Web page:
Blair and Murdoch, sitting in a tree …
We suspect that Wendi Deng may not be the most popular member of Clan Murdoch right about now, having spilled the beans about Tony Blair being godfather to Rupert’s daughter, Grace. Far be it from us to accuse the man who presided over invasions of — at best — debatable legality in Iraq and Afghanistan of dissembling, but it does rather appear that Blair wasn’t keen on that information reaching the public domain. And we can hardly blame him. Even the most charitable commentator would be hard-pressed to avoid the link between a former prime minister being one of Murdoch’s “closest friends” and the unstinting support offered by News International publications to Tony’s crusades in the Middle East.
As Henry Porter says in The Guardian:
It is simply unacceptable for a modern democracy to allow a foreign media tycoon, whose interests are exclusively limited to his business, to act as the national puppeteer, and one hopes that the phone-hacking scandal will eventually result in a stake being driven through the heart of this particular corruption. But there is still, I suggest, some way to go.
The question is, what laws are in place to prevent such associations? Obvious though the links appear to those of us with eyes in our heads, we’re not clear on whether, and how, either Blair or Murdoch could be prosecuted for developing their allegiance. Is it really legal (we ask, incredulous) in this country for a serving prime minister to develop a social relationship with the publisher of a media empire? Very similar questions, of course, need to be asked about David Cameron’s association with Rebekah Brooks. And yet, presumably, it must be, since no-one is suggesting that such association constitutes grounds for prosecution.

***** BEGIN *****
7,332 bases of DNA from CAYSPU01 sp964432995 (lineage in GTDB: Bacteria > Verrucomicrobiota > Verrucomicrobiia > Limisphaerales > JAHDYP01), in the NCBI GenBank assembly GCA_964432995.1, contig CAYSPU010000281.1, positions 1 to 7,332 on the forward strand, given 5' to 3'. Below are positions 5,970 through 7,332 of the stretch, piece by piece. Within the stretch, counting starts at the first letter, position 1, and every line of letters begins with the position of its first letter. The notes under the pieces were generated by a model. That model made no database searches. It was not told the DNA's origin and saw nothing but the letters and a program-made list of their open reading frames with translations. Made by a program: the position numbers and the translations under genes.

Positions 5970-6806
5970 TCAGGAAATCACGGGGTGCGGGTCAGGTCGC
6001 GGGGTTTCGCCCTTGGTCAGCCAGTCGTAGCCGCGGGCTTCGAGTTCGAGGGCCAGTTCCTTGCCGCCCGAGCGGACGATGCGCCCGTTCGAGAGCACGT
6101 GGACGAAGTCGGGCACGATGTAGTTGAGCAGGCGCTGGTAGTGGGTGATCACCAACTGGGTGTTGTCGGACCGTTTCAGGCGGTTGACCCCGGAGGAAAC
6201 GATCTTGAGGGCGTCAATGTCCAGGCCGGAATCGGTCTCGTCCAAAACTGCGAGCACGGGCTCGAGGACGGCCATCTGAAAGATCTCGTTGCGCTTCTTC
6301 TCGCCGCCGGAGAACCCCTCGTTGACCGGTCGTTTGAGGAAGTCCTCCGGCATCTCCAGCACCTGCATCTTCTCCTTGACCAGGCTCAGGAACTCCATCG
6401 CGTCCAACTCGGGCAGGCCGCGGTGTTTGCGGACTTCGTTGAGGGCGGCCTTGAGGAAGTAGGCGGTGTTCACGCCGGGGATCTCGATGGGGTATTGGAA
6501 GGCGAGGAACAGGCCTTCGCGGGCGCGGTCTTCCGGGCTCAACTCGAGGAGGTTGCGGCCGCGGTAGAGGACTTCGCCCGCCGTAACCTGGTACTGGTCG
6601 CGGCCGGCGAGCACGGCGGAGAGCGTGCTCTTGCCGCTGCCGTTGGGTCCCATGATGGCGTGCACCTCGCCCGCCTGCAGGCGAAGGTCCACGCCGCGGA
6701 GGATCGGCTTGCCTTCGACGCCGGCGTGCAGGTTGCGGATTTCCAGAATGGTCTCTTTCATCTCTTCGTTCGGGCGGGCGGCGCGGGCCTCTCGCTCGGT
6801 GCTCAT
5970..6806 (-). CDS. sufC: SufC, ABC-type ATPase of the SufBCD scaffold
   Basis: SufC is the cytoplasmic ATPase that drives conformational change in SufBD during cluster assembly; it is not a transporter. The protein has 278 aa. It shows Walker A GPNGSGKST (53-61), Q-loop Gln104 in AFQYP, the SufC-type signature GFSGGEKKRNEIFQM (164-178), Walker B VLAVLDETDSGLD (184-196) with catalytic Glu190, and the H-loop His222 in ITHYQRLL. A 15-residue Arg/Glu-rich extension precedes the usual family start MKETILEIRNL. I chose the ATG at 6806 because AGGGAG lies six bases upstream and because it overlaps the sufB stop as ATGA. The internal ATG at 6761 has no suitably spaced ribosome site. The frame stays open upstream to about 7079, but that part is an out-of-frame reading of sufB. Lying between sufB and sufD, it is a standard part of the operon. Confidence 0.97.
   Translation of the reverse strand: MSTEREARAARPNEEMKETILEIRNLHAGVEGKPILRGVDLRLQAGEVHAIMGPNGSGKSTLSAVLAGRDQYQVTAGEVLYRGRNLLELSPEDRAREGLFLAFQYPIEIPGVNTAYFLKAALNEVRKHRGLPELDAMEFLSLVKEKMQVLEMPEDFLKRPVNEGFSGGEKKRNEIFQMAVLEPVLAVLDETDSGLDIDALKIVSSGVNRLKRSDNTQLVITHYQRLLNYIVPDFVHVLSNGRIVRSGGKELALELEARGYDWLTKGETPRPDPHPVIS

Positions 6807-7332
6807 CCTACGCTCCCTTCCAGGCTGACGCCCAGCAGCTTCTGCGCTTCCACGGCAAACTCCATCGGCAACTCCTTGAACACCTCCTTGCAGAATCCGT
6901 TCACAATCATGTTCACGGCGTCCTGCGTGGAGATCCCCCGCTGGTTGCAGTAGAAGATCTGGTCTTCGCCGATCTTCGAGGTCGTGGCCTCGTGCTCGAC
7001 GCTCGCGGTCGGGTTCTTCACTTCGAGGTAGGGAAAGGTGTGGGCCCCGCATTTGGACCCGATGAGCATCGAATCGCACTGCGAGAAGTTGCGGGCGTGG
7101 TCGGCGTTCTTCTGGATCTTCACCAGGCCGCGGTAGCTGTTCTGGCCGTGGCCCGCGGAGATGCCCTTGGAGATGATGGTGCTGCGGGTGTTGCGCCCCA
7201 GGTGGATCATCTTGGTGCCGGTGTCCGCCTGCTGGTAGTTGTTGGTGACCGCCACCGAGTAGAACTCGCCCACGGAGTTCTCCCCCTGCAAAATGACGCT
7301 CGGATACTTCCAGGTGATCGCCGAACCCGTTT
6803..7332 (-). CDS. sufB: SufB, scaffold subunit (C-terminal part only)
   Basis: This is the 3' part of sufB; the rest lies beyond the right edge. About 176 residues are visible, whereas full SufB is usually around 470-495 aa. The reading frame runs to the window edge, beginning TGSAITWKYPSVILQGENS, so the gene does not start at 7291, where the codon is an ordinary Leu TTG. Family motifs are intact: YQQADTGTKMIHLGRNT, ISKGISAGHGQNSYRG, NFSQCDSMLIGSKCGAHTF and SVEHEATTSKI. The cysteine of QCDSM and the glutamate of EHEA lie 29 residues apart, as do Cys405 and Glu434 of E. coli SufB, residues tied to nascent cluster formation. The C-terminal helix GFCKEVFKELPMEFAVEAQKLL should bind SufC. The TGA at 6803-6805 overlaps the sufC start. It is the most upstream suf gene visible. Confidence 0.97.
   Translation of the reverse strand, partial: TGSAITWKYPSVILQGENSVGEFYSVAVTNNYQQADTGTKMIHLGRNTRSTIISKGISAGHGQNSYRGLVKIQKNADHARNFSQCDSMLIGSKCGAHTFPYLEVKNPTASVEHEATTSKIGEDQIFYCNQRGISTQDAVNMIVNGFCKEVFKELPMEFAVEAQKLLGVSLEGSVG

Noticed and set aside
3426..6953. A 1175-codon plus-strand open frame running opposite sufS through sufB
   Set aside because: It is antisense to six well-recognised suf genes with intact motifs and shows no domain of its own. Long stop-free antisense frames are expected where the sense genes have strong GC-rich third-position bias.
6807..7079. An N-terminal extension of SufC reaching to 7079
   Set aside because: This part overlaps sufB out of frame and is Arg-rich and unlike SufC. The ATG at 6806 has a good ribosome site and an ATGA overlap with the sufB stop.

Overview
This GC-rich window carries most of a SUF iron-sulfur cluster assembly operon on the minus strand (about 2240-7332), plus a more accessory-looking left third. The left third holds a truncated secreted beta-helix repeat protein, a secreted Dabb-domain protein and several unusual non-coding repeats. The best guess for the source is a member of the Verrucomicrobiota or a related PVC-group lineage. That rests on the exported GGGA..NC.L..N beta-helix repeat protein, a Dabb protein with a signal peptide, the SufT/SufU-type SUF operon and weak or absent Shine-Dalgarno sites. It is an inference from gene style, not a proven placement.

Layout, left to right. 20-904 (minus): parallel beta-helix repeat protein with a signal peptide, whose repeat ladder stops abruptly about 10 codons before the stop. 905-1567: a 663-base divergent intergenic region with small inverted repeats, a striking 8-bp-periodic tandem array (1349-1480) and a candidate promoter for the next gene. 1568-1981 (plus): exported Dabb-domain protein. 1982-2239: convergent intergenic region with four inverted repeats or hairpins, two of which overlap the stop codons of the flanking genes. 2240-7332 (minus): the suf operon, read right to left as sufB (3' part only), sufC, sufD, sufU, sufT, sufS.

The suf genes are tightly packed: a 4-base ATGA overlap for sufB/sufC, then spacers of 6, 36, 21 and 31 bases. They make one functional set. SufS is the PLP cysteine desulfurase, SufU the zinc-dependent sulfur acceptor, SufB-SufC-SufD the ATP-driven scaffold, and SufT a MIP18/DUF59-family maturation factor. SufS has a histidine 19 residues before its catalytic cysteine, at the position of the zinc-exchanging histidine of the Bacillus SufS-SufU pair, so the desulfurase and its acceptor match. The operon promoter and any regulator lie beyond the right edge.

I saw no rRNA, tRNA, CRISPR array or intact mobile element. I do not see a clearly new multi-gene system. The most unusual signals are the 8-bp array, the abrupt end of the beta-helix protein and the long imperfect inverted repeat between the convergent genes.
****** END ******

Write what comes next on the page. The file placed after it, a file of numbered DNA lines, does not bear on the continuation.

The next question, of course, is what are we going to do about it? The laws in this country (as they do in most others) seem to lag behind the development of society. Rupert Murdoch has been a de facto kingmaker for decades, ensuring that we’ve been saddled by government after government friendly to his narrow personal interests. As the power of the media has increased, so has the power of those who own the media to shape public opinion.
That needs to change. And yet, we can hardly rely on a government elected with his support to initiate such change. Where, then will it stem from?